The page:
This fall, the American Anthropological Association invites you to explore the science, history and lived experience of race and racism in the United States through its powerful, thought-provoking exhibition, “RACE: Are We So Different?” on view at the Cleveland Museum of Natural History from Saturday, September 27 through January 4, 2009.
The RACE exhibit uses historical artifacts, iconic objects, compelling photographs and multimedia presentations to examine how the idea of race was created, how race differs from human variation, and how race and racism shape our daily lives. In doing so, the exhibit shatters many popular misconceptions—from the notion of sickle cell anemia as an African-American disease to the idea that athletic ability is genetically determined and inextricably tied to race.
Anthropological research shows that race is about culture, not biology, yet the construct of race continues to play a real and meaningful role in our institutions and everyday lives. An exhibit section about everyday experiences explores race in schools, neighborhoods, health care systems, sports and entertainment industries.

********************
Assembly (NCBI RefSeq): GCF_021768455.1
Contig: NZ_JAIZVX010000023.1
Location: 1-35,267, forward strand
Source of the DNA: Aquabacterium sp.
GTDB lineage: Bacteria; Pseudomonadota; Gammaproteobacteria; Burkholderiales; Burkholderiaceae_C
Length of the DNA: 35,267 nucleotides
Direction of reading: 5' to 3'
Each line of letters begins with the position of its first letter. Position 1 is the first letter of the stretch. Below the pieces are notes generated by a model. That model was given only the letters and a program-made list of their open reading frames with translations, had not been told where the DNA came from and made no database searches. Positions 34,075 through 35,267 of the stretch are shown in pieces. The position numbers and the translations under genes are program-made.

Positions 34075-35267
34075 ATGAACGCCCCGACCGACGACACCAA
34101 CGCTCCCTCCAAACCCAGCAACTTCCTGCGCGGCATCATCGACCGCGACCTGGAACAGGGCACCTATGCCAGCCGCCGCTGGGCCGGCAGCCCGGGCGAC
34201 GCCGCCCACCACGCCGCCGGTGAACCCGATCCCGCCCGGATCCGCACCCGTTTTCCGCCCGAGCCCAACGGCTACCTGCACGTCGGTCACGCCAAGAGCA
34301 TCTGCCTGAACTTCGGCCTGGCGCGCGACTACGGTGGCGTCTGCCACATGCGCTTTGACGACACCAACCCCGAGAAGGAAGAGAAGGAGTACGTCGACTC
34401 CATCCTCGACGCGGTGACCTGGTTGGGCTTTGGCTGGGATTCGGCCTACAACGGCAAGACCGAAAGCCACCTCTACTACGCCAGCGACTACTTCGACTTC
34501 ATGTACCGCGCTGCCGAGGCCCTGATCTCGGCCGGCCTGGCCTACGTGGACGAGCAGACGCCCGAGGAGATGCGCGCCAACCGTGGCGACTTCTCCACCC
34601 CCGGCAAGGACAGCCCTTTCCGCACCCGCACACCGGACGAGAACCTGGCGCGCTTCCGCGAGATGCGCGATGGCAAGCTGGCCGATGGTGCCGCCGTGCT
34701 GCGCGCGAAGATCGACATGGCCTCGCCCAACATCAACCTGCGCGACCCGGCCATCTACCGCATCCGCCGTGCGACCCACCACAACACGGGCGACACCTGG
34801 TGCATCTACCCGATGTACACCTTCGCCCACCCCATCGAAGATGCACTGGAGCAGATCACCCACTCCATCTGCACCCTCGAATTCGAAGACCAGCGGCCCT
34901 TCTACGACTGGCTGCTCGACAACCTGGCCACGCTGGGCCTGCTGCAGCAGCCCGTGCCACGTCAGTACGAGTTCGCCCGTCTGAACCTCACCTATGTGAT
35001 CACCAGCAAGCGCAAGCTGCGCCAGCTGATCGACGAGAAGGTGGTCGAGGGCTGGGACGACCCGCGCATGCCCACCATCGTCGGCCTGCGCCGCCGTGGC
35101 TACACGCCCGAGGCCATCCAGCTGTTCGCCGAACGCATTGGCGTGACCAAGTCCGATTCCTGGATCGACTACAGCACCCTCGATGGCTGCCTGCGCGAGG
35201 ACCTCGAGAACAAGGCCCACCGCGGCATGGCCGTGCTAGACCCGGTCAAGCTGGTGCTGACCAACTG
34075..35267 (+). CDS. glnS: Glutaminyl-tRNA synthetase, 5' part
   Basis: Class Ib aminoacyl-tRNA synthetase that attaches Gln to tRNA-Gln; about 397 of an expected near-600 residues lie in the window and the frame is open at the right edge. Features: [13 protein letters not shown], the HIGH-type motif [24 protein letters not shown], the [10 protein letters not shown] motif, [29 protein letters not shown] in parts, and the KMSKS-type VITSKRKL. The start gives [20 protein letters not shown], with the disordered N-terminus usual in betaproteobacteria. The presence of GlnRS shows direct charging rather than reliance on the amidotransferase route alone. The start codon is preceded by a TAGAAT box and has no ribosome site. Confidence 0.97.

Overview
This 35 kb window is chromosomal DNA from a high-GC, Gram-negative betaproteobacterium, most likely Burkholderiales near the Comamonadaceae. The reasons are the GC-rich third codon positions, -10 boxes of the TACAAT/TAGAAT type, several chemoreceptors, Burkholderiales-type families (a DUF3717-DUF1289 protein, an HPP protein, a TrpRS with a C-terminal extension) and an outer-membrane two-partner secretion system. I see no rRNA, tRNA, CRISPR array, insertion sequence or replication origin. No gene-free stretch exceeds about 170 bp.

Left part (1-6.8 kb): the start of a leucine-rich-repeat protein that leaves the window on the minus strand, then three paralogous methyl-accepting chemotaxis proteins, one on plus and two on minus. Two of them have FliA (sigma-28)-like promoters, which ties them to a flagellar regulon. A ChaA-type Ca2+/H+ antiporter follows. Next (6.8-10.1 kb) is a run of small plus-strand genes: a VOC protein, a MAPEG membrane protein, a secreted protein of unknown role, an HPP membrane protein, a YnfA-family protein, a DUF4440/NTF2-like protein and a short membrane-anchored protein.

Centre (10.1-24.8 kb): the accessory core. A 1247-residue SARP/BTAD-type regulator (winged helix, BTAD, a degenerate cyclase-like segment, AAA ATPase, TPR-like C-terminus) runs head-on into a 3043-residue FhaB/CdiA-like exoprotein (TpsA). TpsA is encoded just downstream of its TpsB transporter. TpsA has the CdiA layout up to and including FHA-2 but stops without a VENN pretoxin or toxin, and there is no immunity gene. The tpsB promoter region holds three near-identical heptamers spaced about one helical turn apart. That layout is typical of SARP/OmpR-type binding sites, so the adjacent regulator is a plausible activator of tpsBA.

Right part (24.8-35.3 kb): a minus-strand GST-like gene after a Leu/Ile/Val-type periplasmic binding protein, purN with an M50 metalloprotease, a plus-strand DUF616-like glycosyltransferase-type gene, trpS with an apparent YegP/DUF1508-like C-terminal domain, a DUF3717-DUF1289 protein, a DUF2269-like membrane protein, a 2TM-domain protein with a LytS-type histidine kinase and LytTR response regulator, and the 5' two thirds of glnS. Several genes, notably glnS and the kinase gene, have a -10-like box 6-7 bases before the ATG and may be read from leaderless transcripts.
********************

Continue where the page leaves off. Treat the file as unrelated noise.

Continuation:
“The RACE exhibit encourages visitors to understand race and racism as more than a black-and-white issue, but as an issue that affects each of us,” said Yolanda Moses, Co-Chair of the RACE Project Advisory Group. Planned RACE programming in Cleveland includes town hall meetings, a professional development workshop series, and various lectures addressing intersections of race with health, biology and politics among other topics.
Cleveland is the fifth stop for the RACE exhibit on its five-year traveling tour of 14 US cities. Over 1 million people have viewed the RACE exhibit and website since January 2007, and the exhibit is booked until the start of 2012.
RACE: Are We So Different? is part of a larger public education program developed over five years with $4 million in funding from the Ford Foundation, the National Science Foundation and the American Anthropological Association. The program includes the 5,000 square foot RACE exhibition, an interactive website, www.understandingRACE.org, and educational materials. RACE has received several national awards including the American Association of Museum’s Award of Excellence in Exhibition in 2008.
The Cleveland Museum of Natural History, incorporated in 1920, is one of the finest institutions of its kind in North America. It is noted for its collections, research, educational programs and exhibits. The collections encompass more than 5 million artifacts and specimens, and research of global significance focuses on 11 natural science disciplines. The Museum is a valuable resource for scientists and students from kindergarten to university. Visit www.cmnh.org to learn more about the museum and its exhibits.